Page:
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Team Whiteman honors POW/MIA Recognition Day

Airmen run with a POW/MIA flag next to the base lake.

Tech. Sgt. Trayvon Mendez, 509th Security Forces Squadron defender, carries a POW/MIA flag while running during a 24-hour POW/MIA Remembrance event around Ike Skelton Lake at Whiteman Air Force Base, Missouri, Sept. 17, 2020. The event is held each year on the third Friday in September to honor service members who were prisoners of war or missing in action. (U.S. Air Force photo by Airman 1st Class Parker J. McCauley)

A POW/MIA flag waves in front of the base lake.

A POW/MIA flag waves in the wind after a 24-hour POW/MIA Remembrance event at Whiteman Air Force Base, Missouri, Sept. 18, 2020. The POW/MIA flag symbolizes America’s commitment to remembrance of its POW/MIA service members. (U.S. Air Force photo by Airman 1st Class Parker J. McCauley)

Col. Jeffrey Schreiner, 509th Bomb Wing commander, delivers opening remarks for a 24-hour POW/MIA Remembrance event.

Col. Jeffrey Schreiner, 509th Bomb Wing commander, delivers opening remarks for a 24-hour POW/MIA Remembrance event, at Ike Skelton Lake on Whiteman Air Force Base, Missouri, Sept. 17, 2020. National POW/MIA Recognition Day traces its history back to the aftermath of the Vietnam War, when many American service members were listed as POW/MIA during and after the war. (U.S. Air Force photo by Airman 1st Class Parker J. McCauley)

Airmen run with a POW/MIA flag next to the base lake.

Team Whiteman members run the final lap of a 24-hour POW/MIA Remembrance event around Ike Skelton Lake at Whiteman Air Force Base, Missouri, Sept. 18, 2020. More than 125 volunteers honored POW/MIA service members by running, walking and rucking for 24 hours. (U.S. Air Force photo by Airman 1st Class Parker J. McCauley)

Chief Master Sgt. Nicholas Conner, 509th Logistics Readiness Squadron superintendent, reads the names of American service members who are still missing in action during a 24-hour POW/MIA Remembrance event.

Chief Master Sgt. Nicholas Conner, 509th Logistics Readiness Squadron superintendent, reads the names of American service members who are still missing in action during a 24-hour POW/MIA Remembrance event at Whiteman Air Force Base, Missouri, Sept. 17, 2020. Approximately 82,000 Americans are still listed as missing in action including more than 72,000 from World War II. (U.S. Air Force photo by Airman 1st Class Parker J. McCauley)

This video was created to support the command message, Team Whiteman remembers POWs and MIAs. Airmen ran with the POW/MIA flag and listed off names of POWs and MIAs for 24 hours at Whiteman AFB, MO on September 17, 2020. (U.S. Air Force Video by Airman 1st Class Devan Halstead)

WHITEMAN AIR FORCE BASE, Mo. -- Members of Team Whiteman ran, walked and rucked for 24 hours to honor and remember prisoners of war and those missing in action at Whiteman Air Force Base, Missouri, Sept. 17-18, 2020.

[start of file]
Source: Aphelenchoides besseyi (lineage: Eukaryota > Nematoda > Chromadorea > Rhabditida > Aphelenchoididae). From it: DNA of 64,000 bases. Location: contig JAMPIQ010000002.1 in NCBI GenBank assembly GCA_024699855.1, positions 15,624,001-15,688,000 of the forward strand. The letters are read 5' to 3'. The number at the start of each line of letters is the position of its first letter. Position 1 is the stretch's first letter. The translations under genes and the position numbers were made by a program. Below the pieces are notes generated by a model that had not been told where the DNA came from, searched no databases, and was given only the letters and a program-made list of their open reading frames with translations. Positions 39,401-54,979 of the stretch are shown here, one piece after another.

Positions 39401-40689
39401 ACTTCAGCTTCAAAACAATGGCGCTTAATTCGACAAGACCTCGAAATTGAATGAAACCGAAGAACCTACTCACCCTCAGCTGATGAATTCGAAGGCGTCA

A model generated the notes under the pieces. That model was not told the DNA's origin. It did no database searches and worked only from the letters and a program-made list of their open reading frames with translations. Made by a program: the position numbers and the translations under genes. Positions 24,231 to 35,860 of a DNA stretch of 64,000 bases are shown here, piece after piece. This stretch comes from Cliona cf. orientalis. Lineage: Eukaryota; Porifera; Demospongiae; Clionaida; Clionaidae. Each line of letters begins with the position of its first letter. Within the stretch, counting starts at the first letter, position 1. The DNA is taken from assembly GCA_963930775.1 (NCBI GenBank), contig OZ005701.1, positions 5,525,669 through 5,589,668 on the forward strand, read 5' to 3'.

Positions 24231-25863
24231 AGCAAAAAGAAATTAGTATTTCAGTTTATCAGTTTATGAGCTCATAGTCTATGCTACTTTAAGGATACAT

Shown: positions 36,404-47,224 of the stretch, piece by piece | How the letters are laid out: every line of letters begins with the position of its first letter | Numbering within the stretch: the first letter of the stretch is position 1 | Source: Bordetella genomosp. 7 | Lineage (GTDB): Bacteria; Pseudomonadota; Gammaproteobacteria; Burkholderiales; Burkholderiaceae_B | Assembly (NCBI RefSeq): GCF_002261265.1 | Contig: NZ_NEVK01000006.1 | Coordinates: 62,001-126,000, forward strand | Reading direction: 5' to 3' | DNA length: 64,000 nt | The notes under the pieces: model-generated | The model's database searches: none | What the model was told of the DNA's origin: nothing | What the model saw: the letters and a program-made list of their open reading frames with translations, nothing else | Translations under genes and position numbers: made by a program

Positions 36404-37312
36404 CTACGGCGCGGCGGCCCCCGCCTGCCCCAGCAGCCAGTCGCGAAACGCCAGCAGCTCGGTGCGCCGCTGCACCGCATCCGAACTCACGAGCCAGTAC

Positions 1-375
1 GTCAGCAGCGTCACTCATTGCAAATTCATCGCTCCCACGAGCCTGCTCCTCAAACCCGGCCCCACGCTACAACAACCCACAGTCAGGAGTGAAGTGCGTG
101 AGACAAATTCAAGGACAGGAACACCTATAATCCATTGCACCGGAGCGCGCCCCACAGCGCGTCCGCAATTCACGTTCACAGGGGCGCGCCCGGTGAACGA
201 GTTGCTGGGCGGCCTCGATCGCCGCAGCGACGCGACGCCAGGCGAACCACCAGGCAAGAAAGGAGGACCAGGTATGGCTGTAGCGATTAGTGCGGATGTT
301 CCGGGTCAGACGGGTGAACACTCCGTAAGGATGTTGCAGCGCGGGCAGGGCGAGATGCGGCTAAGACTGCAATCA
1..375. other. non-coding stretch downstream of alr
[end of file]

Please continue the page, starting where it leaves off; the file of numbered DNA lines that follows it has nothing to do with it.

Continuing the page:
More than 125 volunteers participated in the 24-hour POW/MIA Remembrance event by completing laps around the Ike Skelton Lake and reading out the names of the approximately 82,000 American service members who are still missing in action.

“For the next 24 hours, I hope that everybody who is part of this takes some time to really reflect,” said Col. Jeffrey Schreiner, 509th Bomb Wing commander. “Reflect on what we have, reflect on the history and the sacrifices that have been made over the years, reflect on the people that didn’t come back.”

The 24-hour remembrance event is held each year on National POW/MIA Recognition Day.

“Volunteers will carry the POW/MIA flag for the entire 24 hours,” said Master Sgt. Eric Whipple, 509th Comptroller Squadron financial analyst flight chief. “The flag symbolizes the United States’ resolve to never forget POWs or those who served their country in conflicts and are still missing. We will also be listing off the approximately 82,000 Americans still missing in action.”

The event was a success, despite the ongoing pandemic.

“COVID can’t stop some things,” said Chief Master Sgt. Kathleen McCool, 509th Bomb Wing Command Chief. “It might make it a little bit different, but COVID cannot stop everything and this is one thing that COVID could not stop.”

Following the event McCool thanked the coordinators for their hard work putting the event together and making it succeed despite challenges presented by the COVID safety concerns.

National POW/MIA Recognition Day was established in 1979 through a proclamation signed by President Jimmy Carter. Since then, each subsequent president has issued an annual proclamation commemorating the third Friday in September as National POW/MIA Recognition Day.